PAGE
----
No matter how good you are, you can’t lead a safety-culture change on your own. It requires a team of people who support and reinforce each others’ efforts in communicating, driving and normalizing the change. But forming a change-management team itself is no guarantee of success if that team is weak in its level of authority, trust and influence. The team collectively is no stronger than its weakest member. [content_protector password=”coalition” identifier=”coalition”]
In our last issue we began connecting the dots of safety-culture change with Kotter’s eight-step change methodology. There we saw that the first step is to create a sense of urgency and to spend as much time doing that as is needed (without rushing it) before moving to the next step.
Step 2: Build a Guiding Coalition
The next step, in the words of Kotter, is that we need to “assemble a group with the power and energy to lead and support a collaborative change effort.” It’s never a good idea to go it alone, even if you are the top dog of the organization. If you are the sole owner of the vision, the direction and the message, (which you most certainly are if you haven’t involved other voices in the process), then you can expect to see a marked dilution of that vision as it’s communicated downward by other levels of leadership and management who may not fully understand your vision or desired outcomes — and who may not share your level of commitment!
So how do we build this coalition?
First, Find the Right People
The composition of the guiding coalition should not be determined by accident or convenience. The team should, first of all, be characterized by title (or “position power”). There need to be enough strong department managers on board this team to prevent potential derailment by the others who are not included.
Also, there must be a diverse cross-section of experience represented on the team. Culture change tends to be derailed when the collective team is not well informed by the operations, processes and perspectives of departments or business units that are not represented in the change. The team can’t expect to make fully intelligent decisions if it can’t foresee how the change impacts every part of the organization.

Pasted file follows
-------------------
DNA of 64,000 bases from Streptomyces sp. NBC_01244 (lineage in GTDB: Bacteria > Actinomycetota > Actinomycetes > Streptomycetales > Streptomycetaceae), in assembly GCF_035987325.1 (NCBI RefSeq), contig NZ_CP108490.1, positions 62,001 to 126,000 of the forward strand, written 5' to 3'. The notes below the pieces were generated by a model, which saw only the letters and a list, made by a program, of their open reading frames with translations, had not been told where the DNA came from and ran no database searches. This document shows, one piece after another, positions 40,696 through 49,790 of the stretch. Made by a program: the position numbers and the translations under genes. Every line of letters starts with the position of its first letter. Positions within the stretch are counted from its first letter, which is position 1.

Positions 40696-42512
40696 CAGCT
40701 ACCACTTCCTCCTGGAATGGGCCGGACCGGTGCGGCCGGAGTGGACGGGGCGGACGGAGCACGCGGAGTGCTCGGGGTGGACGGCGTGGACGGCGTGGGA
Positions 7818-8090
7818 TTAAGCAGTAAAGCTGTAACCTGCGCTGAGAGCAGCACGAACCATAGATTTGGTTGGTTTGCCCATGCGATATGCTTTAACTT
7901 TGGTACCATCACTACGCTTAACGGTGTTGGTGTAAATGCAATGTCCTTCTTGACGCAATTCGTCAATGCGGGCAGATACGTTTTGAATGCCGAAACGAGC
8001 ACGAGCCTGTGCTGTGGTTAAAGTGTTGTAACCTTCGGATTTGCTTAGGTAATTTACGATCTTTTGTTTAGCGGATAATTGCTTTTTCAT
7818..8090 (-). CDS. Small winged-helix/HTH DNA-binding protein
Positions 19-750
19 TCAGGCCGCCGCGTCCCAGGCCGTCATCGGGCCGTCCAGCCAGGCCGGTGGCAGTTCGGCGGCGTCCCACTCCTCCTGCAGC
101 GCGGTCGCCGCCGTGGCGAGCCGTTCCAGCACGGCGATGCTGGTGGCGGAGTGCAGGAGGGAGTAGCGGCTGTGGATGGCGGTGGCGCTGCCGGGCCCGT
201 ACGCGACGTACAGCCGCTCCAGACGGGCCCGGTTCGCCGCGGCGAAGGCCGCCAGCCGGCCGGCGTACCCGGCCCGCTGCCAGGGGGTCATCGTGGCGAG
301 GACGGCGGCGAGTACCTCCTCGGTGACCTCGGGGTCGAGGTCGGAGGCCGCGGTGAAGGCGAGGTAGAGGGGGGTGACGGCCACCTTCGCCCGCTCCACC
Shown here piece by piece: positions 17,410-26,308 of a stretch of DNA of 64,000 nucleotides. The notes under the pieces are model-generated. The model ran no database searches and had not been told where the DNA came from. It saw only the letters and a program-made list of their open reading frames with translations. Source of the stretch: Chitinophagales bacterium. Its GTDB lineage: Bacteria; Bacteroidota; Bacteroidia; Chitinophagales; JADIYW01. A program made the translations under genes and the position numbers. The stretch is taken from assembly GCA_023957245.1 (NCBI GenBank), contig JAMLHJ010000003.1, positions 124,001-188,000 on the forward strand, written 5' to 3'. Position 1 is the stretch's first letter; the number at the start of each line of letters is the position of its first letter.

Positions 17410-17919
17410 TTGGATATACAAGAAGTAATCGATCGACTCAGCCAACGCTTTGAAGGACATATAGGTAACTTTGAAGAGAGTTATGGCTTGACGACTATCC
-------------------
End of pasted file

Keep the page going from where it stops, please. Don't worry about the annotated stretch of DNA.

But the credibility of individual members is no less important here. The team must be made up of people who are generally trusted, viewed as reliable, and taken seriously by others in the organization. Otherwise, the change will plagued by cynicism and non-commitment.
Closely related to this is the strength of leadership ability among the members of the team. Are the members proven leaders who can drive change and sustain momentum in the face of resistance?
Then, Establish Trust Among Team Members
Members of the guiding coalition must be able to work together. That means they must trust each other, be free of egos, and have a sense of camaraderie with each other that overcomes office politics, departmental rivalries, or other manifestations of “territorialism” that may characterize the organization.
To accomplish this, Kotter advises an offsite, three- to six-day “retreat-style” event that stimulates both the head and the heart. For instance, a full day of intellectual analysis about the team goal for the change, followed by an evening of dinner and team-building activities. The format can vary, but the objective should be to engage both the intellect and the emotional bond that are needed to adopt a common goal with high levels of commitment.
Finally, Develop a Common Goal
Once the head and the heart are sufficiently primed, a common goal for the culture change should be fully developed and embraced by all members. The goal, whatever it may be, must simultaneously make sense to the head and appeal to the heart to gain a personal commitment from individual members.
We’ll look at Kotter’s step # 3 and how it applies to a safety-culture change in our next issue. But that’s it for this edition of Recordable INSIGHTS. Until next time.